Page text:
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WRITTEN AND PHOTOGRAPHED BY JACQUELINE KOCH
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Deconstructing Demi-glace
Patience is the secret ingredient in this seductive sauce
 
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Good vegetables and bones with lots of marrow are vital to a successful demi-glace, says chef Susan Vanderbeek at The Oystercatcher restaurant on Whidbey Island.
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IT'S THIS SIMPLE: I can never say no to demi-glace. When I see it on a menu I become utterly myopic, my spine softens and I can't entertain trivial thoughts of ordering anything else. I must have the demi-glace.

Sure, demi-glace is a defining element of haute cuisine and Old World tradition — a rich, brown sauce that is as complex and mysterious as it is succulent and seductive. But that doesn't entirely explain the intense allure.

Why is it so compelling?

I decided to explore the question and settle it once and for all.

To begin: It's hard to use the word "basic" in describing what demi-glace is, but basically it starts with a meat and vegetable stock known as espagnole sauce. That stock is combined with more meat stock, along with Madeira or sherry, and the whole melange is cooked slowly until it's reduced by half and reaches the consistency of a glaze thick enough to coat a spoon.

OK, that's a start, but I wanted more than "demi-glace for dummies," so I looked up my friend Susan Vanderbeek. The former chef of Seattle's estimable Campagne now runs her own place, The Oystercatcher, in my neck of the woods over here on Whidbey Island. She knows demi-glace.

Call it fate, but the day I walked into her kitchen, she had just set her latest demi-glace project on the stove. (The reason I call it a project will soon become evident.) It was a 20-quart pot, brimming with roasted beef bones, sprigs of emerald green parsley, leeks, shallots and carrots, all simmering together with two bottles of pinot noir.

Pointing to the future batch of demi-glace, Vanderbeek first explains why she so cherishes it for her menus.

"I really believe in it," she says with unwavering conviction. Vanderbeek sticks with the traditional varieties: beef, chicken and duck. "It makes the food taste different and gives more layers of flavor." She points out that demi-glace gives a dish flavor that's sublime yet difficult to pinpoint.

The combination of ingredients is straightforward enough. But it's crucial to get good bones, Vanderbeek reminds me. For a good beef demi-glace, find bones with lots of marrow. The marrow makes a sauce that is richer and will set more quickly. This is a gentle reminder that demi-glace is rooted deep in a culinary era when cooks used every bit of the beast.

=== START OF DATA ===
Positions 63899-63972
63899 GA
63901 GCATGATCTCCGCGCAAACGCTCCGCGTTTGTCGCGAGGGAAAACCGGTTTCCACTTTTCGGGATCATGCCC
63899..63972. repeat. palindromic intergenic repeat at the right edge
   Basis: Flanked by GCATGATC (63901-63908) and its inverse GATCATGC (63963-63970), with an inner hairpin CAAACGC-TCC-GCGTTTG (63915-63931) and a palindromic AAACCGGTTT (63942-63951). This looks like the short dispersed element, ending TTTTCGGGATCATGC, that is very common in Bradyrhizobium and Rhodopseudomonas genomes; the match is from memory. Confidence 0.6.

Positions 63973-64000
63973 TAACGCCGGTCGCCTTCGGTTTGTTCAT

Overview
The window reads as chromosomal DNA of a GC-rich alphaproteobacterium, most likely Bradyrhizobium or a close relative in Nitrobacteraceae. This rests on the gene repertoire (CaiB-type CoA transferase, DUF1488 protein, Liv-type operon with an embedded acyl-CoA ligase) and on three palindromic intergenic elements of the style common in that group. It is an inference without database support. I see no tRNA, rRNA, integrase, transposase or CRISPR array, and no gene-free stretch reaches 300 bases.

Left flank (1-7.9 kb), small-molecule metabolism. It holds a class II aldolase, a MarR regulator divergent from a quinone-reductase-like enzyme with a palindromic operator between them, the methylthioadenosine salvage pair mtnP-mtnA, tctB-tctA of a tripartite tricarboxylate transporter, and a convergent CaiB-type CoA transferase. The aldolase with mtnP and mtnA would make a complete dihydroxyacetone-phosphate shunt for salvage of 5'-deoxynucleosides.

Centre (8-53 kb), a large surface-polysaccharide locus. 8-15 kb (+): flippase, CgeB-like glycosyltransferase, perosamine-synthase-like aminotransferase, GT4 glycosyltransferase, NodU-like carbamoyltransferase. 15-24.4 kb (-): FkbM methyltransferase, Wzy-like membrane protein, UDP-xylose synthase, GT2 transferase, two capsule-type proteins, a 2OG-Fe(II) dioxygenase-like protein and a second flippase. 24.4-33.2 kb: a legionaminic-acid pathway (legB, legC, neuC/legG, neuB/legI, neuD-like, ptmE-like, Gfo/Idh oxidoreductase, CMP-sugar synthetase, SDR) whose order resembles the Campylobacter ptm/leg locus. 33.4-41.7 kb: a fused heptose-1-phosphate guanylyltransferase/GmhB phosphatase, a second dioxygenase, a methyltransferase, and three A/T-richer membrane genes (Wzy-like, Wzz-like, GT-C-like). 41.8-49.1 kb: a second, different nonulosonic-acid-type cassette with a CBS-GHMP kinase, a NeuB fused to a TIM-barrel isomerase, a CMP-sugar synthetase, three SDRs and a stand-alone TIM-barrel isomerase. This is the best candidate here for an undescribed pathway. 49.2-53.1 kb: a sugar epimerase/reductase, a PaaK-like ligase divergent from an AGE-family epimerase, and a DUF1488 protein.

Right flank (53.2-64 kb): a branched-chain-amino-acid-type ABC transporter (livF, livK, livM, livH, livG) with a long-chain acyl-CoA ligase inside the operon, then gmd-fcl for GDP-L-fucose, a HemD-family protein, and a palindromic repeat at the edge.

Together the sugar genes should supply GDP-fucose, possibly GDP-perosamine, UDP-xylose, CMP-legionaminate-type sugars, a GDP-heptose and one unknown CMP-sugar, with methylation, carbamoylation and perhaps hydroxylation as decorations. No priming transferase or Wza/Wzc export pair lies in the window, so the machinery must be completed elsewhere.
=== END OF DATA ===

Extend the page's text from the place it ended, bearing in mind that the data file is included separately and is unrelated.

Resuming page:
Vanderbeek points to the pot again and offers another reminder: Don't forget, those 20 quarts must cook down to half. Slowly. Very slowly.

Because demi-glace is a meat stock rendered to its near-essence, it requires hours of gentle simmering. After cooking her mixture all day, Vanderbeek will strain it, then chill it to remove the fat. Then a new round of fresh bones, roasted vegetables and a splash of brandy will be added. Vanderbeek estimates another four to five hours to cook it waaaay down. Turning up the heat may seem like the key to speeding things along. Wrong. "You have to cook it slowly; boiling emulsifies the fat and gives you a cloudy stock," Vanderbeek warns.

So while recipes may vary, the real secret to this savory sauce is patience. And plenty of it.

To be honest, patience is an ingredient that leaves me conflicted. Before forging ahead to make my own demi-glace I have to pause and consider a couple of key questions: First, do I really have enough time in the kitchen to watch liquid evaporate? And, is this really what they mean by "The Joy of Cooking"?

For Vanderbeek, these trifling considerations aren't going to get in the way of cooking up delicious food. If she didn't have her own restaurant, she'd still make her own stocks. But she does appreciate the need for greater expediency among those of us who aren't in the biz.

"It's all about doing it ahead of time," she concedes. And if you can't do that, she says, "Just buy it!"

True enough, demi-glace is readily available in gourmet shops, upscale markets, even on the Web — pre-made, prepackaged, instructions included.

I found those tiny one-serving tubs one day while cruising the aisles of a favorite cooking store. But it only confused the issue more. On one hand, here was my shortcut to instant gratification, demi-glace for dinner tonight. On the other hand, this sacrilegious plastic tub had all the charm of a tube of toothpaste, selling out the soul of a centuries-old tradition for the sake of convenience. I couldn't bring myself to cough up the five dollars just to try it.

I went home empty-handed but made a bargain with myself. If I really wanted demi-glace I wouldn't cut corners. So I went to the kitchen and got busy. I picked up the phone and made reservations.

Jacqueline Koch is a writer and photographer living on Whidbey Island.


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